Rhizoxin analogs, orfamide A and chitinase production contribute to the toxicity of Pseudomonas protegens strain Pf-5 to Drosophila melanogaster

Joyce E. Loper, Marcella D. Henkels, Lorena I. Rangel, Marika H. Olcott, Francesca L. Walker, Kise L. Bond, Teresa A. Kidarsa, Cedar N. Hesse, Baruch Sneh, Virginia O. Stockwell, Barbara J. Taylor

Research output: Contribution to journalArticlepeer-review

Abstract

Pseudomonas protegens strain Pf-5 is a soil bacterium that was first described for its capacity to suppress plant diseases and has since been shown to be lethal to certain insects. Among these is the common fruit fly Drosophila melanogaster, a well-established model organism for studies evaluating the molecular and cellular basis of the immune response to bacterial challenge. Pf-5 produces the insect toxin FitD, but a ΔfitD mutant of Pf-5 retained full toxicity against D. melanogaster in a noninvasive feeding assay, indicating that FitD is not a major determinant of Pf-5's oral toxicity against this insect. Pf-5 also produces a broad spectrum of exoenzymes and natural products with antibiotic activity, whereas a mutant with a deletion in the global regulatory gene gacA produces none of these exoproducts and also lacks toxicity to D. melanogaster. In this study, we made use of a panel of Pf-5 mutants having single or multiple mutations in the biosynthetic gene clusters for seven natural products and two exoenzymes that are produced by the bacterium under the control of gacA. Our results demonstrate that the production of rhizoxin analogs, orfamide A, and chitinase are required for full oral toxicity of Pf-5 against D. melanogaster, with rhizoxins being the primary determinant.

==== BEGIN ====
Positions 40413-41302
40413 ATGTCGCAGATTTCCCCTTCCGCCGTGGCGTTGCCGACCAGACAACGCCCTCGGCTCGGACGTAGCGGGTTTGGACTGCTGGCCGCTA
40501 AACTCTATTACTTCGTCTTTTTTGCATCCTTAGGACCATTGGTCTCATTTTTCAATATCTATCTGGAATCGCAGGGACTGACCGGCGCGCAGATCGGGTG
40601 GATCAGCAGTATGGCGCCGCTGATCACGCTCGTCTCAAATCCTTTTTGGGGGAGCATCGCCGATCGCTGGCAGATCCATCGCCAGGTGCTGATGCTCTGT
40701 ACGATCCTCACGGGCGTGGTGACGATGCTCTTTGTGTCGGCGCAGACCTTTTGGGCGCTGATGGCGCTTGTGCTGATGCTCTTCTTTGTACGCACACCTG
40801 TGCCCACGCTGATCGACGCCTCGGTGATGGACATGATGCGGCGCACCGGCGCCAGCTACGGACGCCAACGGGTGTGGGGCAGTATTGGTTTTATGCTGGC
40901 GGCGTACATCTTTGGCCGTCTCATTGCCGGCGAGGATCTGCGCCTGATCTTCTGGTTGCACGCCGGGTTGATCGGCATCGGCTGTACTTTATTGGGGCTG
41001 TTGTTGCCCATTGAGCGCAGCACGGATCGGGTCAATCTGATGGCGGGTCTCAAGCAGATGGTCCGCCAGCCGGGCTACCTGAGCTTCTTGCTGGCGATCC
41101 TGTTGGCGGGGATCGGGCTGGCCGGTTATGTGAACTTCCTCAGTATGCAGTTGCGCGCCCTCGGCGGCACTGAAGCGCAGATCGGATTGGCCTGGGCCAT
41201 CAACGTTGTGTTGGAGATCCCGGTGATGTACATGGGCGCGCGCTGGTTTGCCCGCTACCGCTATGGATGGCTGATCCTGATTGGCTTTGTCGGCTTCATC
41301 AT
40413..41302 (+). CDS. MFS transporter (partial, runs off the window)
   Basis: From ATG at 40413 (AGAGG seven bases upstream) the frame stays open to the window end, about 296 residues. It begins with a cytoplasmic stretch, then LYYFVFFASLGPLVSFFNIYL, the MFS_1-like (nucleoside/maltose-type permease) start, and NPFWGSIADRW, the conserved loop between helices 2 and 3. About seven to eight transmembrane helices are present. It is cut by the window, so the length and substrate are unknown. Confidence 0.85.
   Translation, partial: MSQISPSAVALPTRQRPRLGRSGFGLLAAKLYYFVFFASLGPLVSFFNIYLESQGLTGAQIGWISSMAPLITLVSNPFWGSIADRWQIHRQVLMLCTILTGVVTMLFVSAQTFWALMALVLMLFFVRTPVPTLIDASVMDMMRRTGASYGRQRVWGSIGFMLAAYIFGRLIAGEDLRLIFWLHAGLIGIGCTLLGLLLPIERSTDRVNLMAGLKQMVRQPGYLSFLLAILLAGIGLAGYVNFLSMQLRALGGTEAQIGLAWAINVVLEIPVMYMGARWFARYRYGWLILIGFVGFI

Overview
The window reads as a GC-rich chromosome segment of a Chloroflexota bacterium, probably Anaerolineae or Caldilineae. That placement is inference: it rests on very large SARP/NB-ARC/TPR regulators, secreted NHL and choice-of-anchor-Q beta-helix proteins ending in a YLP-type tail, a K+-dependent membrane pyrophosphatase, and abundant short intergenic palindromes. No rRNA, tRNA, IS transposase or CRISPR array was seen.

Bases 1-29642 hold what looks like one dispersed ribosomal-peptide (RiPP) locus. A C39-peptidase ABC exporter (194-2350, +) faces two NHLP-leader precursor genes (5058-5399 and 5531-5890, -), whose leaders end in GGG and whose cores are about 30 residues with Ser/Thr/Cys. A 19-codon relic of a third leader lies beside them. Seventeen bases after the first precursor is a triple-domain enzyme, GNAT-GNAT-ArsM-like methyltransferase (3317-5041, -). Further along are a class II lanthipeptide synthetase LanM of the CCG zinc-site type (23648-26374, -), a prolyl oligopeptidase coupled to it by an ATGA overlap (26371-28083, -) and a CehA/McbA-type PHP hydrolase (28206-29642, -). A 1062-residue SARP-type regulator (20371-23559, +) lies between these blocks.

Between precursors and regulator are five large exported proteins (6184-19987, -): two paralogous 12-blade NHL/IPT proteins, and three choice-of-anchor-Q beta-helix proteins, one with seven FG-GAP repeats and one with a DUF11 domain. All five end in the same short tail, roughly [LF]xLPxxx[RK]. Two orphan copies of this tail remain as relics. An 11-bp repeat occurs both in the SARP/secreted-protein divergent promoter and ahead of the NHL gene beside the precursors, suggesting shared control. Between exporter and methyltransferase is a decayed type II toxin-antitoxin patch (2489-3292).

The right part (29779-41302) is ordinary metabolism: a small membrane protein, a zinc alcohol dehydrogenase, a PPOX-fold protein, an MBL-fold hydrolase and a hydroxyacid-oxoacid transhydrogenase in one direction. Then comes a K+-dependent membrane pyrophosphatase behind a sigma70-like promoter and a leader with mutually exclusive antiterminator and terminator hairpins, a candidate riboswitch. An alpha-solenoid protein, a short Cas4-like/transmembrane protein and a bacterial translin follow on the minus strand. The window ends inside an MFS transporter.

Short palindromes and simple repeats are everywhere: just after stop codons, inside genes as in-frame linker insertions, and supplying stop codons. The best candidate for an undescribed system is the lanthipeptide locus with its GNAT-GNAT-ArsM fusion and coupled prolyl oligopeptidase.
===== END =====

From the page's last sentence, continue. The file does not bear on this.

Original languageEnglish
Pages (from-to)3509-3521
Number of pages13
JournalEnvironmental Microbiology
Volume18
Issue number10
DOIs
StatePublished - 1 Oct 2016

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